April 8 – 14, 2023

Leader of the Opposition Peter Dutton.


Health Minister Mark Butler (right) with the chief medical officer, Paul Kelly.
Former senator Rex Patrick with Grata Fund executive director Isabelle Reinecke.
Zhang Yiming gazing toward the camera.
Philip Lowe wearing a suit and glasses, looking toward the ground.
Image for article: Trump faces 34 counts related to hush money


Letters, Cartoon & Editorial


ReadCartoon image, links to full cartoon page

Plastic spiders

Peter Dutton knew before he called his colleagues to Canberra that he would oppose the Voice. The party room meeting was a stunt, like almost everything else in his career.


Proportional win

There can be little doubt about the reluctance by the ALP to tackle climate change more seriously. However, the moderate agreements accepted by the Greens are a concern as well. The excellent article by Richard Denniss …

A better approach

History suggests Michael Sainsbury missed the most important contextual elements in his story (“Laos in transition”, April 1-7). While he rightly focuses on the environmentally damaging construction …

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Book cover: drawing of a yellow swirl against a black background

Alexis Wright

Book cover: illustration over a pink rabbit.

Bora Chung (translated by Anton Hur)
Cursed Bunny

Book cover: Illustration of a woman with no facial features, the book title swirling around her head.

Catherine Therese
Things She Would Have Said Herself


Image for article: Corn risotto with basil and bottarga


Corn risotto with basil and bottarga

Black and white image of Gough Whitlam with Elizabeth Reid.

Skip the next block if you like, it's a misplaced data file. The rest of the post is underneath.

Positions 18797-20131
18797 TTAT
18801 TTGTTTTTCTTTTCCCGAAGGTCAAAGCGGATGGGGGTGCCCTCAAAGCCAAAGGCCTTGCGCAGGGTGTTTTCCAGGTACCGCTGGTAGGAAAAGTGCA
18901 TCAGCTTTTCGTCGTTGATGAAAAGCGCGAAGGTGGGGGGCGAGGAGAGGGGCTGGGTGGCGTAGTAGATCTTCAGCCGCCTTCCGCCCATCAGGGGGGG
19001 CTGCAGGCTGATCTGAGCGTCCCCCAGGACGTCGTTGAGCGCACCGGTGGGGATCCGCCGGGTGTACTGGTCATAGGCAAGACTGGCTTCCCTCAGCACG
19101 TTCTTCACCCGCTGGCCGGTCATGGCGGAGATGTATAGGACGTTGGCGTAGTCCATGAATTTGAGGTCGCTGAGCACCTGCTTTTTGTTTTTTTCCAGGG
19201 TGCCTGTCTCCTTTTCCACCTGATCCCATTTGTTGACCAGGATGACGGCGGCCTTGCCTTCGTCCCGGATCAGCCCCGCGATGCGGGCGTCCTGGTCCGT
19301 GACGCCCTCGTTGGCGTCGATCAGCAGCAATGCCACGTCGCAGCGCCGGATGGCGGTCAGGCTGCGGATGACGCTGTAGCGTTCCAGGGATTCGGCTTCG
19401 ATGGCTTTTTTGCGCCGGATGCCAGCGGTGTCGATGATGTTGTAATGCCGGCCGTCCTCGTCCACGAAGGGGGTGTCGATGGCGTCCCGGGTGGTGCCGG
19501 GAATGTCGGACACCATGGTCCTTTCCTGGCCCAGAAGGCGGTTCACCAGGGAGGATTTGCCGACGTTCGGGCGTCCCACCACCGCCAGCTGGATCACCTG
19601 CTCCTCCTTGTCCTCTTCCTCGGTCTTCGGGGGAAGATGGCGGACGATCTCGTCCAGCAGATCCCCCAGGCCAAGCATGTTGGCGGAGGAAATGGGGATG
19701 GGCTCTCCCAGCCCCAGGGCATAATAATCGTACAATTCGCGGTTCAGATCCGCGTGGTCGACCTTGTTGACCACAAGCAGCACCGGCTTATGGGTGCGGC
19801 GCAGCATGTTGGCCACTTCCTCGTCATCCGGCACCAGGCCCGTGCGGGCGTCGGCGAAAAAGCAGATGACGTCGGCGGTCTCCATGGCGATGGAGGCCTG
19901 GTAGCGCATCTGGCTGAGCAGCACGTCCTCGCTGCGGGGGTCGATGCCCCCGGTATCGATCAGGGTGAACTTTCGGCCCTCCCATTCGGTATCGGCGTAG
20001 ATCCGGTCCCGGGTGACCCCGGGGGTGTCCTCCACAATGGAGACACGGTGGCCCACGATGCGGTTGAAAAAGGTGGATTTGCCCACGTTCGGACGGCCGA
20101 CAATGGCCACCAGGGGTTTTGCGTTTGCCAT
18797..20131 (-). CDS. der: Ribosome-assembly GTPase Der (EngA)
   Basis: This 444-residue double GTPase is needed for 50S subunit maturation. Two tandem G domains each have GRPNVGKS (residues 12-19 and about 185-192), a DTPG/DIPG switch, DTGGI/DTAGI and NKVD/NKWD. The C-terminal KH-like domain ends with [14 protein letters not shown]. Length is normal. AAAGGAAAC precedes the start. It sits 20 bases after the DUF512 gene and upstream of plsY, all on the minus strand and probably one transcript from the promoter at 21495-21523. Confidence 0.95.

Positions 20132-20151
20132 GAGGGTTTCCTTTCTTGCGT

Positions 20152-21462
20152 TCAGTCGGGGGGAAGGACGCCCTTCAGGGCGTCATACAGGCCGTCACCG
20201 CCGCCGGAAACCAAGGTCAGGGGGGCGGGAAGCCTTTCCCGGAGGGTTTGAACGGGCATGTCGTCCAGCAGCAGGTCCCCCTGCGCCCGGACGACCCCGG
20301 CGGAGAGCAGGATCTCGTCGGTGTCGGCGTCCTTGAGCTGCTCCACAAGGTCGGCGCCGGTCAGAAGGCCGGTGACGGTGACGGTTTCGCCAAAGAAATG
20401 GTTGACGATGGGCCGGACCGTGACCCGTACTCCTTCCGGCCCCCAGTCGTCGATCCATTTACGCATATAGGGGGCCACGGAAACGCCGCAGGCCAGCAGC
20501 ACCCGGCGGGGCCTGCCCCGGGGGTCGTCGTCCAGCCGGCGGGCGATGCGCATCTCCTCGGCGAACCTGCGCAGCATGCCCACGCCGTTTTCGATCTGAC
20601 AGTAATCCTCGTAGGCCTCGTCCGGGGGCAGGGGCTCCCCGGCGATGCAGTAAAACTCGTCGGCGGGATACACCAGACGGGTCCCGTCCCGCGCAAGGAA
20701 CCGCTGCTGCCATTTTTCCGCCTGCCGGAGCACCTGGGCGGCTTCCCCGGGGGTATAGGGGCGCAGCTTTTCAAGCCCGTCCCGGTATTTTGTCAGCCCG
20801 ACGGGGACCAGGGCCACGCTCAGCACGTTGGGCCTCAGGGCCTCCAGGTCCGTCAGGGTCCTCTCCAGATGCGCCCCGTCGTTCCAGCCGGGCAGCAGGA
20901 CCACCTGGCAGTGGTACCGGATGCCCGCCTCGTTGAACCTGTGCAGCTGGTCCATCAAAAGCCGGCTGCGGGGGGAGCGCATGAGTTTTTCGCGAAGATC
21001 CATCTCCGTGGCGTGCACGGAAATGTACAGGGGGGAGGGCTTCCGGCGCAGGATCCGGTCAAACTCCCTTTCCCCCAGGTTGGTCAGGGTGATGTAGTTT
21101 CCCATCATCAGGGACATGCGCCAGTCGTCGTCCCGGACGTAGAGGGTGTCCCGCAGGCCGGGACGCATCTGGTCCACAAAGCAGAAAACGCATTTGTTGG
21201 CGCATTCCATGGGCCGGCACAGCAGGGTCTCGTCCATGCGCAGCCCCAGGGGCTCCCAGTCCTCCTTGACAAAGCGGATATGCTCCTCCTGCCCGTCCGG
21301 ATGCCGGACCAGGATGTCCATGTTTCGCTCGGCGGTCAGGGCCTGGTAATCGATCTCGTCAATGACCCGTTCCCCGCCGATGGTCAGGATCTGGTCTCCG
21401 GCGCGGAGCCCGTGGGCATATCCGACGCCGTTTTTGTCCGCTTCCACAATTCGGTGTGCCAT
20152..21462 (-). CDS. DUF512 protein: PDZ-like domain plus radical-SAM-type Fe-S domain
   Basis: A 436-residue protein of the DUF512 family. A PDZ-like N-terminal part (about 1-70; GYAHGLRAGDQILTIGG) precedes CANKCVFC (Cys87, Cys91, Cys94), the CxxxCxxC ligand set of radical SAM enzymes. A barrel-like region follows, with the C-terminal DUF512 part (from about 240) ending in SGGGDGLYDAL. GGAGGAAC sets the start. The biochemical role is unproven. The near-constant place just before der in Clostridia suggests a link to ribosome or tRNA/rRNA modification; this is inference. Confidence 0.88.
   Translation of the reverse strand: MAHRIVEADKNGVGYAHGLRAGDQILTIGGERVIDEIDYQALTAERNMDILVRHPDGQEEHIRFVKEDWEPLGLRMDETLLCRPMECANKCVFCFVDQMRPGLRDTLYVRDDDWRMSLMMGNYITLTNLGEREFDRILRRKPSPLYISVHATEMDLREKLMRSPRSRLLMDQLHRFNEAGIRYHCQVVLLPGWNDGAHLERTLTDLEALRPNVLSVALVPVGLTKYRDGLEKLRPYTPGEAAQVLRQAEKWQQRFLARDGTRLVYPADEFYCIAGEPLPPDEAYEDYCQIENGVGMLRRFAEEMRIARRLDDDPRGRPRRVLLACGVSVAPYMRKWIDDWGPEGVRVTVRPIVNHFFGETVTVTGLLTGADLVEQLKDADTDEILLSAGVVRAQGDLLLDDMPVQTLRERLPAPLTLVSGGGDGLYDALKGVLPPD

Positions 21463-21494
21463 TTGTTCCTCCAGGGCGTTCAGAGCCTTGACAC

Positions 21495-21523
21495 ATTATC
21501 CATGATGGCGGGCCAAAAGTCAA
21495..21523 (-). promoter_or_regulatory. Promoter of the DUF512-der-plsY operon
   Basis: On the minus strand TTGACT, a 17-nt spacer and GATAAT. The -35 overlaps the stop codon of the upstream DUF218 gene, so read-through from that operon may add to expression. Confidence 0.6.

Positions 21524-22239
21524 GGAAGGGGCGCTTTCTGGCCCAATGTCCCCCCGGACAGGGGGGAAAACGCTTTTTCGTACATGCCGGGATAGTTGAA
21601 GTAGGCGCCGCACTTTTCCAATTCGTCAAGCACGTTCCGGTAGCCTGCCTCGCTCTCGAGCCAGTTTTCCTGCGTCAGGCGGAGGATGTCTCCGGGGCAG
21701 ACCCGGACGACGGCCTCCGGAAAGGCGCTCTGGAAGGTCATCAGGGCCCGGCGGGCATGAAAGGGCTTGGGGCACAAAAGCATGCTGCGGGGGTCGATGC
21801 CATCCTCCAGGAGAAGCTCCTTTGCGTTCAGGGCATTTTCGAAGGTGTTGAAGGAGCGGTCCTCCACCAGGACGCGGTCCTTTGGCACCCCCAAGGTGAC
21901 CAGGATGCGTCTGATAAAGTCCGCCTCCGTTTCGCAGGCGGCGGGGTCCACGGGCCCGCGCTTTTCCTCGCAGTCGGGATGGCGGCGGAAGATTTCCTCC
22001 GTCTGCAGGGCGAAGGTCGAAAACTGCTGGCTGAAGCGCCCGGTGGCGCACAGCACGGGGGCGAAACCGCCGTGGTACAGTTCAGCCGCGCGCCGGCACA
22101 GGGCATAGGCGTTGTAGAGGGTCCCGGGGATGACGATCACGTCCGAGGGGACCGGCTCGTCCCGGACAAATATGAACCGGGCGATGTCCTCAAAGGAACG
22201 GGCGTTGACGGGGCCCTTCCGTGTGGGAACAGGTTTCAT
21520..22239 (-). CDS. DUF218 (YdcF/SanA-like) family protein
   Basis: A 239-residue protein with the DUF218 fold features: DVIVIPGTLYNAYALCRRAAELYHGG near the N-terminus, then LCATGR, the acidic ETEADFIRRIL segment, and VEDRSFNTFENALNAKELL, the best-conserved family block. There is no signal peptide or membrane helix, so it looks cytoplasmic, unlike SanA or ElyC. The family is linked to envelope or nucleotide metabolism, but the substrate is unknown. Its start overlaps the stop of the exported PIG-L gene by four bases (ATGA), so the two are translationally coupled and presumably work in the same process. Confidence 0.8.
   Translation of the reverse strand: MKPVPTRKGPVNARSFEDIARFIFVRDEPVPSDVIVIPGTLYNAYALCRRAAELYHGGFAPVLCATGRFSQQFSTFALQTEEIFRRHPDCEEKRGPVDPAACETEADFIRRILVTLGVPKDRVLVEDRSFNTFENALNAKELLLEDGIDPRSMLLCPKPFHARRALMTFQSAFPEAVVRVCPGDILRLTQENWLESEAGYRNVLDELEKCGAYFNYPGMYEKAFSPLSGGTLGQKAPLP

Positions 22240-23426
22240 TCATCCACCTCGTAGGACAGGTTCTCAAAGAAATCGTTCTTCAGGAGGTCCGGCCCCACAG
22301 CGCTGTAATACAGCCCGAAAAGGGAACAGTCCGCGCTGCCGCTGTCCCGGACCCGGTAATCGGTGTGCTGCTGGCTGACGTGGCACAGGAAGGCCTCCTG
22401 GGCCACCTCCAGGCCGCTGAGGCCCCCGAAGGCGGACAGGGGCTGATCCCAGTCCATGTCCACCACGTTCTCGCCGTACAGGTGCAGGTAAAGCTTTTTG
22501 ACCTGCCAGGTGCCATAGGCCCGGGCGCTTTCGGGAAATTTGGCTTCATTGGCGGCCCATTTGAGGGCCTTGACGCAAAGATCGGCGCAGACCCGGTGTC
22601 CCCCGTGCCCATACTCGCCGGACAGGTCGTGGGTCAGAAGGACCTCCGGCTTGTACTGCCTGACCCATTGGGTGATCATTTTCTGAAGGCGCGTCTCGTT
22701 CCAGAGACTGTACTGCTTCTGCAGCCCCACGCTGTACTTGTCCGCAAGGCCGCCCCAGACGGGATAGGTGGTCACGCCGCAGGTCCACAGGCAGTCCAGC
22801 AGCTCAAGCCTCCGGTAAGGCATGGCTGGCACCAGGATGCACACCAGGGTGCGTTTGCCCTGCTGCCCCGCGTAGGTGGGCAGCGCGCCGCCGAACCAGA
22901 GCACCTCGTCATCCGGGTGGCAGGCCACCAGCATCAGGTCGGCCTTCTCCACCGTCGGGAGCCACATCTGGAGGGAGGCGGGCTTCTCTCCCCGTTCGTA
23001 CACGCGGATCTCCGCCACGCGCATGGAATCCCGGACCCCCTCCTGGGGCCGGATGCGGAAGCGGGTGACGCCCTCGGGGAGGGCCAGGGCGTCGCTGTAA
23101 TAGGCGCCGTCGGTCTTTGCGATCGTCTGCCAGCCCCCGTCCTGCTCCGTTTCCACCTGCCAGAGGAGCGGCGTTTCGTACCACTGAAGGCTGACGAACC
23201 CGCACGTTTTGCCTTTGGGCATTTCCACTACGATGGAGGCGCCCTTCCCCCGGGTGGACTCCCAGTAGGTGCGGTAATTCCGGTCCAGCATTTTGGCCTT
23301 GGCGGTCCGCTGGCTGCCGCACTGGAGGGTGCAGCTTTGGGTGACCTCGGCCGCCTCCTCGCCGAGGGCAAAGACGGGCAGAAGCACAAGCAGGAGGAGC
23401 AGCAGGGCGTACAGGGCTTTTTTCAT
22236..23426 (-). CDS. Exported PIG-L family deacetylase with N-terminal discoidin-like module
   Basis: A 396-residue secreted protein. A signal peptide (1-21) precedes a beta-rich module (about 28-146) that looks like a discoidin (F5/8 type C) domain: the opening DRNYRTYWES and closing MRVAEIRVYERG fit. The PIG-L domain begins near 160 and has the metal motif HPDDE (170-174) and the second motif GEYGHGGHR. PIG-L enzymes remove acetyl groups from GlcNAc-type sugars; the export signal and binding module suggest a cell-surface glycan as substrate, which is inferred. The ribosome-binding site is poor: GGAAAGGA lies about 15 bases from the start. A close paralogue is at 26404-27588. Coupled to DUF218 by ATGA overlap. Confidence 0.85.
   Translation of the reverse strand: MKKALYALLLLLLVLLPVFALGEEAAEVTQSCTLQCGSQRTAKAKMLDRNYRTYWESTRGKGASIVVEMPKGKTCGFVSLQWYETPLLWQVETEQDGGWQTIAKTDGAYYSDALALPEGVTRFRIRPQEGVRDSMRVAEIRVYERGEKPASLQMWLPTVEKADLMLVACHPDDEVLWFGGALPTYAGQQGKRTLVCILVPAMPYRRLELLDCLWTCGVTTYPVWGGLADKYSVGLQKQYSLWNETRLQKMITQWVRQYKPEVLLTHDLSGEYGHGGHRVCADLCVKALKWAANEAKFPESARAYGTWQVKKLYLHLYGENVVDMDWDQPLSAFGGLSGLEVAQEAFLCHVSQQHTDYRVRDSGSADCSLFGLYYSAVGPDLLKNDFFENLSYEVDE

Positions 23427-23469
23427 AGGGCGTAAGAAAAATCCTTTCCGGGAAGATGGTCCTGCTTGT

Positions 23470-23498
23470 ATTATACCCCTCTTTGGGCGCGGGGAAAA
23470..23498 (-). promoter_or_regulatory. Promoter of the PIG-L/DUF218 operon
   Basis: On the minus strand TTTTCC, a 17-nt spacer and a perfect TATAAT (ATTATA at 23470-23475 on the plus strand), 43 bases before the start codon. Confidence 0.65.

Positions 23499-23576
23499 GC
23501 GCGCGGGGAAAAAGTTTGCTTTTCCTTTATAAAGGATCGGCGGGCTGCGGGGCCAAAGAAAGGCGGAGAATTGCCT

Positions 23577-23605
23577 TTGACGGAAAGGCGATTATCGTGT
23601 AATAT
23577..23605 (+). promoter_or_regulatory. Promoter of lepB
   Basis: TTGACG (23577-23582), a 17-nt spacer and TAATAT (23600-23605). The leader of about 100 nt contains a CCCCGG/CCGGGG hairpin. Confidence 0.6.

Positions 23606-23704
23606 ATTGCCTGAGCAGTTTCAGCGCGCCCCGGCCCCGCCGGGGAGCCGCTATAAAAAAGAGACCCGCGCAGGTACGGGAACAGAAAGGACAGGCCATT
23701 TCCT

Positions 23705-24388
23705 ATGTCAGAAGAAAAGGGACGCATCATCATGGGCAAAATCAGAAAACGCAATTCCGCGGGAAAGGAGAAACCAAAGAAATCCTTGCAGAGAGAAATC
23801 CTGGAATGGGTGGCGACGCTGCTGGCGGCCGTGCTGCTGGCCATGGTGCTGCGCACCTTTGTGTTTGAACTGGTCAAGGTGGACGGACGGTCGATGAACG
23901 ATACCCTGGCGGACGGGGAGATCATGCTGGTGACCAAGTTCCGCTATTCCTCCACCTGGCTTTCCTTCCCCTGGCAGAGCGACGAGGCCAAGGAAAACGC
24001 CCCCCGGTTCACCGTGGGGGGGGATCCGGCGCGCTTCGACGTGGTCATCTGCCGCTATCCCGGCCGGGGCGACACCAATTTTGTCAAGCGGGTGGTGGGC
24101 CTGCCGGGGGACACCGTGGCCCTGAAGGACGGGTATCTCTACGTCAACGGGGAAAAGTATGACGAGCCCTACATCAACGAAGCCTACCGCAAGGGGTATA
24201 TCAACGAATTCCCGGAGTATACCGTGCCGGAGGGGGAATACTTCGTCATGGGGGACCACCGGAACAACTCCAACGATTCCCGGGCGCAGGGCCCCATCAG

Elizabeth Reid’s world first as Whitlam adviser

Fifty years ago, Elizabeth Reid became the first women’s affairs adviser, and embarked on a visionary project to reimagine the roles and ambitions of half the population.

Portrait photograph of Tim Key gazing into the camera. He wears a suit and he holds a mug and biscuit as he leans over a newspaper.


Poetry in motion: the comedy of Tim Key

British comedian Tim Key builds his stand-up around his poetry, and his pandemic musings have morphed into a new show at the Melbourne International Comedy Festival.


Michael Jordan and the making of a billion-dollar shoe industry

In a perfect synergy of clever marketing and innovative design, two sports brands took the humble basketball shoe and turned it into a billion-dollar phenomenon.

Dee Brown’s famous eyes-covered play during the 1991 NBA slam dunk contest.




“I stay because I know I’m not the only person who thinks that way. I stay because I think the Liberal Party is at a crossroads.”

Bridget ArcherThe Tasmanian Liberal explains why she stays in the party despite her concern over its direction. It’s easy to see why she thinks it’s at a crossroads: Peter Dutton absolutely looks like someone who buys and sells souls.


“Constable Rolfe’s intention is to appeal the decision and exercise the full legal options available to him challenging the validity of the decision…”

Luke OfficerZachary Rolfe’s lawyer responds to the officer’s dismissal from the Northern Territory Police Force. Honestly, it’s the most thought the NT cops have put into something before firing.


“I’d rather live next to good neighbours.”

Phillip HanslowThe 66-year-old celebrates after charges against him were dropped following a neighbourhood dispute where he allegedly threatened to kill singer Guy Sebastian. Let’s talk again about the real crime here: the robbing of Shannon Noll in season one.


“Wokeness is weakness.”

Alex Antic

The Liberal senator warns that a focus on identity politics puts Australia at risk from a rising China. This is the same man who uses senate estimates to get upset about who’s on Play School.


“There does seem to be a hint that this case is being driven more by, and I say this with the greatest respect, ego and hubris and ideology than anything else.”

Michael WigneyThe judge in the defamation case between Lachlan Murdoch and news website Crikey assesses both parties’ motives. With the greatest respect, he’s right.


“There will be no music played that is rapper music, or has swearing words through it, or has any offensive language.”

Murray WiltonThe general manager of the Sydney Royal Easter Show explains a decision to ban rap music from the event. The ban was in response to gang violence at the show, especially among the competitive sponge bakers.